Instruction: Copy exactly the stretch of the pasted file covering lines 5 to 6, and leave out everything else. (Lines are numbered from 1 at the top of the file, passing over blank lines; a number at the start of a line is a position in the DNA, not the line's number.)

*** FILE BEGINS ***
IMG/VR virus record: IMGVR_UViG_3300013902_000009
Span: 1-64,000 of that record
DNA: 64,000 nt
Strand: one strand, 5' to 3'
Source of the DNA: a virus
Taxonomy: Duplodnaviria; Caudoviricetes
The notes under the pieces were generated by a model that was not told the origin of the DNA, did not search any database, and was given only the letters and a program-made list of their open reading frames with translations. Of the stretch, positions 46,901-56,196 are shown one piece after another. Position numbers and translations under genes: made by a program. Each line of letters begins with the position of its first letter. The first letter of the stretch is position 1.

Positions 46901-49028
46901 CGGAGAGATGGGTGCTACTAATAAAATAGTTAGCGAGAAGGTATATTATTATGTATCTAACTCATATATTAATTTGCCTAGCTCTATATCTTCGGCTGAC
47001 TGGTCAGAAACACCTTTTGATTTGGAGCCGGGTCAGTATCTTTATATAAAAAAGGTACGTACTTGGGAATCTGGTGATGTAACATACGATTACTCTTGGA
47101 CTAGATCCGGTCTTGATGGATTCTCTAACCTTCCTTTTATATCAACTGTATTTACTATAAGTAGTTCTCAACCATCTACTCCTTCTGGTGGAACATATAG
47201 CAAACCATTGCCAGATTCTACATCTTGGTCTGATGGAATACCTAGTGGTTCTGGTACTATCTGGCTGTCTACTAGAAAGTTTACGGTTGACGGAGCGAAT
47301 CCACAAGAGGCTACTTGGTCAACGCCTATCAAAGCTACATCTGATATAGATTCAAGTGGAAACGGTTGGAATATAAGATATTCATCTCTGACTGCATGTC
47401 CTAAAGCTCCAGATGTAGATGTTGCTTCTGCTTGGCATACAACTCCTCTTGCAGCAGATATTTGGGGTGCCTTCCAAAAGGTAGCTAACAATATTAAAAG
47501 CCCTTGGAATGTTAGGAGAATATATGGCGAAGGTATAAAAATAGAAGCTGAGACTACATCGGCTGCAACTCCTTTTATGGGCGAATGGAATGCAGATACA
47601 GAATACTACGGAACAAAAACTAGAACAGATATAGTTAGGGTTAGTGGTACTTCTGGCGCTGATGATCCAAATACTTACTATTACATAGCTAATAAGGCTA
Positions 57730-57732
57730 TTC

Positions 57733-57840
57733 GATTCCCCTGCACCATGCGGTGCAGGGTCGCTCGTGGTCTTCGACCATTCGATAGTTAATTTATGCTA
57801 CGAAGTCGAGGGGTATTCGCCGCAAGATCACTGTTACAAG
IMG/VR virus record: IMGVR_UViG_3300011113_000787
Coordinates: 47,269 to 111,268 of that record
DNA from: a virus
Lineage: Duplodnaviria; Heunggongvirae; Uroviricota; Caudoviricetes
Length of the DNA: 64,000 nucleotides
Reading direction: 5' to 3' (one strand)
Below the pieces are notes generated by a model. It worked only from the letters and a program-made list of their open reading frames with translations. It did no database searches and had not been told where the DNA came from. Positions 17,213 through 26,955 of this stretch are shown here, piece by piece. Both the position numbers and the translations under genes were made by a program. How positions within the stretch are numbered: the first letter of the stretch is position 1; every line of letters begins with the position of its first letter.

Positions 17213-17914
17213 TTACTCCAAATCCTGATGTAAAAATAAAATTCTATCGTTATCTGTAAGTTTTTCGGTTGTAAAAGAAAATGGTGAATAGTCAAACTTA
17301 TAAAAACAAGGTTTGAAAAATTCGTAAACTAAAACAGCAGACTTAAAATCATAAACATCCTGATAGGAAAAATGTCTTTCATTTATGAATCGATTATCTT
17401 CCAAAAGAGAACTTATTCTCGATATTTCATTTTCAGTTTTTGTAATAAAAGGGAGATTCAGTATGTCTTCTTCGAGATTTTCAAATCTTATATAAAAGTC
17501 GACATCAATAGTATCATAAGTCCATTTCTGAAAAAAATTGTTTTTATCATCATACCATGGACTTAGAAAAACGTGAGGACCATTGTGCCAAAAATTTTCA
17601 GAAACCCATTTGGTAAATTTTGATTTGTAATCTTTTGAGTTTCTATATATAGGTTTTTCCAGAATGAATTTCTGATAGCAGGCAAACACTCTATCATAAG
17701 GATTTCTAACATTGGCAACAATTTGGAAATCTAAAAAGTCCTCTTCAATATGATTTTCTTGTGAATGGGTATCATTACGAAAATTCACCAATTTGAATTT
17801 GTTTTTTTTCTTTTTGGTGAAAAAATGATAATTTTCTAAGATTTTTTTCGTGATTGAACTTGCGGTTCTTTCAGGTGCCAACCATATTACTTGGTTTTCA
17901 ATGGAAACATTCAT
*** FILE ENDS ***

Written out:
Source of the DNA: a virus
Taxonomy: Duplodnaviria; Caudoviricetes